Written by Jen Finn
Not buying it
By my calculations, there will soon be more seafood lists than there are varieties of fish. The most recent I have come across is "Canada's Sustainable Sushi Guide."
This list is for folks who are conflicted about their consumption of seafood, in this case served raw with cold boiled rice. If that isn't for you, or, conversely, if you plan to eat all you want no matter what I or anyone else has to say on the subject, you're probably not ready for the guide.
However, if you strive for eco-correctness in all things, the reassurance that a downloadable, wallet-size list packs could be just what the doctor ordered. (I ask only that you refrain from printing more than one copy, preferably on recycled paper.)
The sushi guide is produced by SeaChoice, "a comprehensive seafood markets program with the primary goal of realizing sustainable fisheries in Canada and abroad."
SeaChoice says it accepts only the best available science "to assess the status of stocks and the structure of the seafood supply chain."
In my view, however, there are flaws with the guide (which by no means distinguishes it from its predecessors). For instance, it admonishes us to avoid hotate — wild sea scallops — from Atlantic Canada, yet expresses only "some concerns" about scallops that have been caught in the same waters, but on the U.S. side of the Hague Line.
(It's OK to consume sushi about which the guide expresses concerns, particularly if we do so infrequently — say, when a more sustainable choice isn't available.)
I understand that the guide will indicate concerns about healthy species if habitat or bycatch are issues, but the significance of our maritime border with Canada is lost on me.
The guide expresses similarly befuddling concerns about kanikama — surimi — which finds its way into the imitation crabmeat that is a staple of Chinese restaurants.
Setting aside the question of what it has to do with sushi, surimi is for the most part derived from Alaska pollock, one of the ocean's most abundant species. In fact, fish sticks derived from Alaska pollock are a "best choice" on SeaChoice's non-sushi "Alert Card."
Yet we are admonished, when ordering imitation crab, to inquire what marine ingredient was used in the production of the surimi. I don't know about restaurants you frequent, but here in New England I seldom get a straight answer when I ask if the salmon is wild or farmed, or where the shrimp came from. I can't imagine getting into a nuanced conversation, with some guy whose worldly possessions amount to a green card and a pack of Marlboros, about the chain of custody of the surimi in the crab Rangoon.
And as Mr. T might have said, "I pity the fool" who tries to sort out the ebi — shrimp — situation: The guide advises us to avoid imported shrimp, farmed and wild, "except U.S.," and expresses concerns about farmed U.S. shrimp. If that sounds a little confusing, just get yourself some trap-harvested Nova Scotia shrimp, it's a "best choice." One question: Where (other than the obvious) does one get trap-caught Nova Scotia shrimp?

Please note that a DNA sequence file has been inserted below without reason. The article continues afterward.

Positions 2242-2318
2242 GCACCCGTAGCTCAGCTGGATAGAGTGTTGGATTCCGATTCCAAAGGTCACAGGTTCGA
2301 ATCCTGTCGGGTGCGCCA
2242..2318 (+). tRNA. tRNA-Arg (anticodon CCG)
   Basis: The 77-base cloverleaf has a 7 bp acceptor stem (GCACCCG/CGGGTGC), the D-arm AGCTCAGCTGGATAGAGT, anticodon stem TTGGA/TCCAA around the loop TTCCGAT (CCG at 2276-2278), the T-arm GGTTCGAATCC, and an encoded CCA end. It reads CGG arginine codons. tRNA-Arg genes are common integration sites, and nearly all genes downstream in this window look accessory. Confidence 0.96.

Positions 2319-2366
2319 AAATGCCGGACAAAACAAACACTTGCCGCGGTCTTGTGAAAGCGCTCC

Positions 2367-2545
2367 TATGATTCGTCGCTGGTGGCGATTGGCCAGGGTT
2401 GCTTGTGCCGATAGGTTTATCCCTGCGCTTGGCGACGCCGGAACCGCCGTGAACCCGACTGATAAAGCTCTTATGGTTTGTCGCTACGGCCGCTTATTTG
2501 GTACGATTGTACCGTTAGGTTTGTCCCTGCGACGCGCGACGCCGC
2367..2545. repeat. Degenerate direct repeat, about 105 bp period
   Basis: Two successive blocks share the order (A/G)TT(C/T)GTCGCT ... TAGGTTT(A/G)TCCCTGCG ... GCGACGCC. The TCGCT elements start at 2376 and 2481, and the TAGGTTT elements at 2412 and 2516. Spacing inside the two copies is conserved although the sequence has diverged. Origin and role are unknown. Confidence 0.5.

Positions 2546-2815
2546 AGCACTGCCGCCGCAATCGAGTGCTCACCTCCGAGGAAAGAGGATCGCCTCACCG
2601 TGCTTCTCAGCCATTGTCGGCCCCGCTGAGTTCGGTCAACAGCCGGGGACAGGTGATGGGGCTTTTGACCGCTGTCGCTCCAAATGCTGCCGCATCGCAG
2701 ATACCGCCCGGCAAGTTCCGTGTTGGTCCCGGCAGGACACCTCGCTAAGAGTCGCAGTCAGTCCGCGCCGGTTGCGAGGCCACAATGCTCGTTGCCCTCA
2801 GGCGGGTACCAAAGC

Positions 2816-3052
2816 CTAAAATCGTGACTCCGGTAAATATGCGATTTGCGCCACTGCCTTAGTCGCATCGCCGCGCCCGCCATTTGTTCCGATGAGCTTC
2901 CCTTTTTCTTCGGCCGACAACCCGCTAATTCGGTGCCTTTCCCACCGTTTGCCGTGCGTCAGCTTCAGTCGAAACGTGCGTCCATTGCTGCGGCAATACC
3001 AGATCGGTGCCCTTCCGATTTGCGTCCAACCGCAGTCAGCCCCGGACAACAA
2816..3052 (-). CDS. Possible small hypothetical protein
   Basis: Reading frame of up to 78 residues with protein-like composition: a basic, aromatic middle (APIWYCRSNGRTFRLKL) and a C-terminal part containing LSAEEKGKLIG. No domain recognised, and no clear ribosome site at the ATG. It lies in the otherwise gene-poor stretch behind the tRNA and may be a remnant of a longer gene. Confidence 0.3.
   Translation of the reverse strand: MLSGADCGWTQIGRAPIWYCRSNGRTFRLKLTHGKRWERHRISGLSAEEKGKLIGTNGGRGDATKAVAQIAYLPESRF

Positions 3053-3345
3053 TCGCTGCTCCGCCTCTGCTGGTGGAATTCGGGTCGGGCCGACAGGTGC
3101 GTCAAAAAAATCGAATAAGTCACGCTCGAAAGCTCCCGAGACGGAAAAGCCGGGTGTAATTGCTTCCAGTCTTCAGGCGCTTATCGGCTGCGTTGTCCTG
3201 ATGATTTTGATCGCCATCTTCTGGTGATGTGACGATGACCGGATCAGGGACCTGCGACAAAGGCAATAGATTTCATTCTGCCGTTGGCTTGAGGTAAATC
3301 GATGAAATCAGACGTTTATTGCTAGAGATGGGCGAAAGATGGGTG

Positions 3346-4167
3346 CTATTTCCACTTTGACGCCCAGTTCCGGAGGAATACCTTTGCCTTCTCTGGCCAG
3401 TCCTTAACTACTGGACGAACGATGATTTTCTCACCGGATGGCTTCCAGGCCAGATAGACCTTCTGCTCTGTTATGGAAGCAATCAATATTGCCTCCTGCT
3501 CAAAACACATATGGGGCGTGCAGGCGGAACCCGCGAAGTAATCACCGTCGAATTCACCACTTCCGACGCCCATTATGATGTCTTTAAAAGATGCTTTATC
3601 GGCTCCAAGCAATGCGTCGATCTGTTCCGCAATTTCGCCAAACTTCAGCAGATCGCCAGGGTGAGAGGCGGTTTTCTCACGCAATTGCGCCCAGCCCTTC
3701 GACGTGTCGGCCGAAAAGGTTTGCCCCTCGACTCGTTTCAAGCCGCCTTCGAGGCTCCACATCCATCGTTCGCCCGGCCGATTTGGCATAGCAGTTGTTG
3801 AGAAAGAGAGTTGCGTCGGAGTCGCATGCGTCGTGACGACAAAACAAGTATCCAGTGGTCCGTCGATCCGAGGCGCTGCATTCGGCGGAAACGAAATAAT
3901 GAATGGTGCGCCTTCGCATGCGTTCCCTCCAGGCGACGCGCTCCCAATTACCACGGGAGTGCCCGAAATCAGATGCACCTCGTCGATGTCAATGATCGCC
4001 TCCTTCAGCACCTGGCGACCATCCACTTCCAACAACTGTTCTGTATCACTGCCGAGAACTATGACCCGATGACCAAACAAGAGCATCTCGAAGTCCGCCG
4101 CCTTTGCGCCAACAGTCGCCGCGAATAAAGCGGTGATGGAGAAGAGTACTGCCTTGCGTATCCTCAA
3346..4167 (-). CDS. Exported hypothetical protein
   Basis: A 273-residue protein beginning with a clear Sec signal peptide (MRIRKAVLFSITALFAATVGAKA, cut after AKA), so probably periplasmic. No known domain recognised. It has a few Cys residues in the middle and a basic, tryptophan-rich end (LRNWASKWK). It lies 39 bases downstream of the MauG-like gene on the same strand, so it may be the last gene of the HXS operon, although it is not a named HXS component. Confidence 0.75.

No matter how well-intentioned a seafood list is, it's probably not suited for use by anyone other than an eco-geek, and even then it is likely to be inconsistent, as we see with scallops, misleading, as we see with surimi, or bewildering, as we see with shrimp.
That said, consumers (and by extension, distributors) clearly want guidance about seafood consumption, hence the ascendancy of the Marine Stewardship Council, which distinguishes itself from the rank and file of advocacy groups by investing in research on the fisheries seeking the imprimatur of its label.
I've not been a champion of the MSC. I believe all fish harvested in accordance with the dictates of U.S. fisheries management are "best choices." One biomass may not be as large as another, but if quotas are set consistent with the best available science and the fishery is prosecuted consistent with the regulations, we ought not to censure the harvesters or the harvest.
Bycatch species are a legitimate consideration when evaluating fisheries, and there seems to be a broad notion that NMFS and the councils don't take bycatch into account. The record suggests otherwise. It's quite common for a bycatch limit to be reached before the total allowable catch for target species is achieved, in which case, the fishery shuts down.
Opposition to trawling is a political reality, but the MSC has not gone this route. There may be places unsuited to trawling — coral formations come to mind — but there's no body of data that I know of that quantifies destructive impacts from bottom trawling. Moreover, who's to say that every inch of seafloor should be consecrated?
In any event, if there were no MSC, someone would be inventing one. Markets are a force of nature, and as more and more fisheries perceive this they are seeking to ensure their acceptance by consumers.
Who knows? The MSC we've got may not be such a bad thing, if it evaluates fisheries on a real-time basis, by which I mean in the context of sustainable yield, bycatch and habitat impacts, and doesn't get enmeshed in rebuilding timetables and other zeitgeists, which tend to fluctuate, quite often in relation to each other.
The Bristol Bay Regional Seafood Development Association released their board of directors election results last week.
The BBRSDA’s member-elected volunteer board provides financial and policy guidance for the association and oversees its management. Through their service, BBRSDA board members help determine the future of one of the world’s most dynamic commercial fisheries.Read more...
Former Massachusetts state fishery scientist Steven Correia received the New England Fishery Management Council’s Janice Plante Award of Excellence for 2016 at its meeting last week.
Correia was employed by the Massachusetts Division of Marine Fisheries for over 30 years.Read more...